|Background image from thepatternlibrary.com.|
Shortly before planning, I read Aimee's post about nice guys in fiction, and I decided Thomas ought to be a nice guy. Except my inner dark side took over and decided he couldn't be too nice. But he was already perfectly situated to be the hero.
I then traipsed over to TV Tropes (see how much of writing is procrastinating?) and searched up The Hero and You Killed My Father. Then because I like to cause my own violent and painful death, I decided to subvert and/or invert as many of these as possible.
1. A hero is morally superior.
If you'll forgive the cliché: doing the right thing for all the wrong reasons. And even more than that, Thomas is his father's son, in that the means justify the ends, and the end is yourself.
2. A hero can bring together his allies as a team.
.. really, I should just re-use the gif, but I wouldn't want to bore you.
From the moment Thomas arrives at the capital, he becomes politically significant. And so there are quite a number of people who negotiate alliances with him. I chose to subvert this in two ways:
a) Most of his alliances were brokered by his mother and his uncle, not him. Plus, his friends are around for political benefits and such, not solidarity or loyalty.
b) Thomas alienates more people than he befriends. At least, the ones who don't look down on him for being a bastard stay well away from his brattiness.
(Thomas is the cutest brat ever, but gods he is a brat.)
3. A hero is skilled in swordfights or the equivalent.
... let's say this again. NO.
Thomas deals in words and politics and threats and he's not half bad at it. But the extent of his martial ability extends to dodging at the right moment. Still, because he's determined to make the world respect him, he does try to pick up a knife when masked miscreants (ooh, alliteration) crash his party. It doesn't end well.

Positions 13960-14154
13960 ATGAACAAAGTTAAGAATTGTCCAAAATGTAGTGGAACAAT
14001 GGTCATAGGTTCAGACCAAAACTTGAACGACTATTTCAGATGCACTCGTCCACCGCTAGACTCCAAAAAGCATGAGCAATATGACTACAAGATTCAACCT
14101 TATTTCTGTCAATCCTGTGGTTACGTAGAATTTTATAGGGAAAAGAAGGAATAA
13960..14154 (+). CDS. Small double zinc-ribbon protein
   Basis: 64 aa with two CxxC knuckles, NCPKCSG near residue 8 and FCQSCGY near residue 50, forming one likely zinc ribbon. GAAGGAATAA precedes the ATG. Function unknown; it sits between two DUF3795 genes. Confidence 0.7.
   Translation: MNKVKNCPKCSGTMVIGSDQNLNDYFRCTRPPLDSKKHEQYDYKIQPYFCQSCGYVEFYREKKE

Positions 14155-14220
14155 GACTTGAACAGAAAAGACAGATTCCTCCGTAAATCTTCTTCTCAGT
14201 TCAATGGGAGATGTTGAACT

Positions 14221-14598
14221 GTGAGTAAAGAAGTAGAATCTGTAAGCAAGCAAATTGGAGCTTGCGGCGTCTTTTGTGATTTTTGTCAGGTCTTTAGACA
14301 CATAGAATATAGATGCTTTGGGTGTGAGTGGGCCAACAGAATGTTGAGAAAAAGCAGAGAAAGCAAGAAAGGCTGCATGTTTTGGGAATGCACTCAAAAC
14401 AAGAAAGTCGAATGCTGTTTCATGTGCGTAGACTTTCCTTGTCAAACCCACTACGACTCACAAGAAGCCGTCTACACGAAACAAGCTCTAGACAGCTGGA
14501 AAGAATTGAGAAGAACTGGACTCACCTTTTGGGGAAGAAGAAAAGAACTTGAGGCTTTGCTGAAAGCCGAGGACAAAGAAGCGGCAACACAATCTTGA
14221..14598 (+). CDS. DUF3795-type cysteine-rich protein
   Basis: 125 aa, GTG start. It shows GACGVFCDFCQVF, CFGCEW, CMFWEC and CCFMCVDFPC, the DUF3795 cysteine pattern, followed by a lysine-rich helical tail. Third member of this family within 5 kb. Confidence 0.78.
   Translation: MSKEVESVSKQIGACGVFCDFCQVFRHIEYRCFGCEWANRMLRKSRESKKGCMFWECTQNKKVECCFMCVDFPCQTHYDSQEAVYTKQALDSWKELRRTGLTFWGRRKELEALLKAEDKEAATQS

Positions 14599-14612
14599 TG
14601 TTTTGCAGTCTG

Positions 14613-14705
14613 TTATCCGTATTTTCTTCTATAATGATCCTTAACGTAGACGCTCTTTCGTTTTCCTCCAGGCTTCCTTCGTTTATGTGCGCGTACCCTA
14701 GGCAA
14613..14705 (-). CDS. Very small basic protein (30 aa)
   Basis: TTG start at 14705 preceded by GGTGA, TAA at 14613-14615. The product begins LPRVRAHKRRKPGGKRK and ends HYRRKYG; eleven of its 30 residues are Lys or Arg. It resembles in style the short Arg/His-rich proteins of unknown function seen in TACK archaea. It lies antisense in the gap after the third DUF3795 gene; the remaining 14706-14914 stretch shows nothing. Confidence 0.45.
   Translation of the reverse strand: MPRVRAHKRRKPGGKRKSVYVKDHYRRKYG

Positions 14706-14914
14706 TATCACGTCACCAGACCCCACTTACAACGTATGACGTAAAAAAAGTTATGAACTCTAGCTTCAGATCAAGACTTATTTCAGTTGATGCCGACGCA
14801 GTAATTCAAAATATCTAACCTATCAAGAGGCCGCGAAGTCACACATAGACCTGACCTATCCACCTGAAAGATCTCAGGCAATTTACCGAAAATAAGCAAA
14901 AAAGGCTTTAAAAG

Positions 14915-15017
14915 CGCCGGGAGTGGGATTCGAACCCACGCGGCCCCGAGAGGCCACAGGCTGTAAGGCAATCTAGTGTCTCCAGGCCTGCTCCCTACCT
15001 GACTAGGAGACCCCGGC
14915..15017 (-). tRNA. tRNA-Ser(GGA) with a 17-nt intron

(But really, it shouldn't matter. Because he doesn't want the world's respect, he wants his father's. Sad to say, neither knives nor words can impress dead men.)
4. The hero seeks vengeance for his father; his mother holds him back.
It would be more accurate to say Aisha groomed Thomas for avenging his father. Really, his mother does way more work than him. She does let Thomas do a few things for himself, but as said above: they don't typically end well.
Because really, what fifteen-year-old is excellent at politics compared to a forty-something lady who was a Governor's lover for two decades and in exile from a Prime Minister for another? To be honest, by the time I finished plotting, Thomas wasn't the hero any longer. The capital takes dreaming boys and buries them in graves where they can see the stars forever.
5. Miscellaneous other notes that amused me and therefore happened:
- Thomas is not classically attractive (tangent: have you all heard of the Arabian guy who was deported for being too hot?)
- And really, he never wants to kill Mallister per se. Fight him, ruin him, yeah — but Thomas thinks himself too mannered.
- He's so wary and calculating that if I told the story from another PoV, he could end up being a literal manipulative bastard.
So there we have it. I write problemative-fave antagonists. I write problematic protagonists. There is clearly something wrong with me. (And all my characters, really.)
Did I play enough with the "hero" trope? What other archetypes would you like to see subverted?
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